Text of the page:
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Cinnamon Swirl Bread

I’ve been sitting on this one for a while.

Cinnamon Swirl Bread

Why, you ask?  It’s cinnamon swirl bread, which is a total no-brainer.  Gooey, cinnamony goodness spiraling through a tender, crumby loaf.  And it is.  But for some reason when I made it a few months ago, I wasn’t totally in love with it.  The filling was awesome, but the bread was just…fine.  The texture was good, but the outside was crustier than I wanted and the bread’s flavor (it tasted like…bread) was a disconnect from the sweet filling.

Cinnamon Swirl Bread done

But I’ve come to see the error of my ways, because you deserve cinnamon swirl bread in YOUR life too.  I’ve made a few adjustments to the recipe to make the bread and filling feel like they’re part of the same recipe, including adding a teaspoon of cinnamon and a little extra sugar to the dough.  The filling was perfect just as it was.  

cinnamon swirl bread yeast proof

Combine the water and milk in a medium heat-proof bowl and microwave for 20 to 30 seconds.  You want it warm but not hot.  Whisk in 1/3 cup of the sugar and the yeast in the bowl of a stand mixer fitted with a hook attachment.  Let it sit for 5-10 minutes, until it gets frothy or foamy.

Add the 4 tablespoons of softened butter and beat with the hook attachment on low for 1 minute, until the butter is slightly broken up.  Add 2 1/2 cups of bread flour and the cinnamon and salt.  Mix on medium-low speed, then add enough flour (probably around another 1/2 cup) to make a soft dough that no longer sticks to the sides of the bowl.  Knead the dough with the mixer on medium speed for 5 minutes, until the dough is smooth but still slightly soft.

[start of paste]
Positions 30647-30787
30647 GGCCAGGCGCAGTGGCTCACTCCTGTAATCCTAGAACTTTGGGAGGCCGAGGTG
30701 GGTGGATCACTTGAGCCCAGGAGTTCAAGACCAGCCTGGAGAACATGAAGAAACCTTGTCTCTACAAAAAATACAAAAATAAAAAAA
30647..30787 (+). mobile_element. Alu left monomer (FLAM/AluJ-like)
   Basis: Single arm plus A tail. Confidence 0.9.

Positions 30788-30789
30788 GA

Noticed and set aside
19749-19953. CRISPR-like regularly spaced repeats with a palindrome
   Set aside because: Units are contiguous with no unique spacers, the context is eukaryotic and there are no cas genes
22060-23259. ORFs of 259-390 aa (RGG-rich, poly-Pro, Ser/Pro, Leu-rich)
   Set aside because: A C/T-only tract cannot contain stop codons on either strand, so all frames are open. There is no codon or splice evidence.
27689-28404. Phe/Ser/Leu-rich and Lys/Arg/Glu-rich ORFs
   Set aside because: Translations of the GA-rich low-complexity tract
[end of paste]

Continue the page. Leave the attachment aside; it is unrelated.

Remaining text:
cinnamon swirl bread dough rising

On a lightly floured surface, use floured hands to smooth the dough into a ball. Place into the prepared greased bowl and turn to coat all sides.

cinnamon swirl bread dough risen

cinnamon swirl bread dough risen closeup

Cover tightly with plastic wrap or foil and place in a warm spot to rise until doubled in size—around 1.5 to 2 hours.  Easiest way is to preheat the oven to 200°F, turn the oven off, and then place the covered bowl inside.

While it’s rising, grease a 9×5-inch loaf pan with butter or spray with nonstick spray.  In a small bowl, toss the remaining 1/4 cup sugar and the cinnamon together (for the filling).

cinnamon swirl bread dough knead

Gently punch down the dough and turn it out onto a floured work surface.  Lightly flour your rolling pin and roll the dough into a 9-inch square.

cinnamon swirl bread dough rolled out cinnamon

cinnamon swirl bread dough rolled out cinnamon closeup

Sprinkle the cinnamon-sugar mixture over the top, leaving a 1-inch border around the sides.  Very tightly (but gently) roll the dough into a log, pinching the edges to seal the seams.  Don’t squish the dough, you want it to retain its rise.

cinnamon swirl bread loaf rolled

cinnamon swirl bread loaf rolled risen

Place the log into the prepared loaf pan, bottom seam side down.  Cover loosely and allow it to rise in a warm environment once again, for about 45 minutes to an hour—until the dough rises to the top of the pan.

cinnamon swirl bread melted butter

cinnamon swirl bread melted butter spread

Preheat the oven to 350°F.

Melt the remaining 1 tablespoon of butter and gently brush on top of the risen loaf.

cinnamon swirl bread loaf baked

Bake until the top of the loaf is golden brown and it makes a hollow sound when you tap on the top of the loaf.  It should take about 35-45 minutes.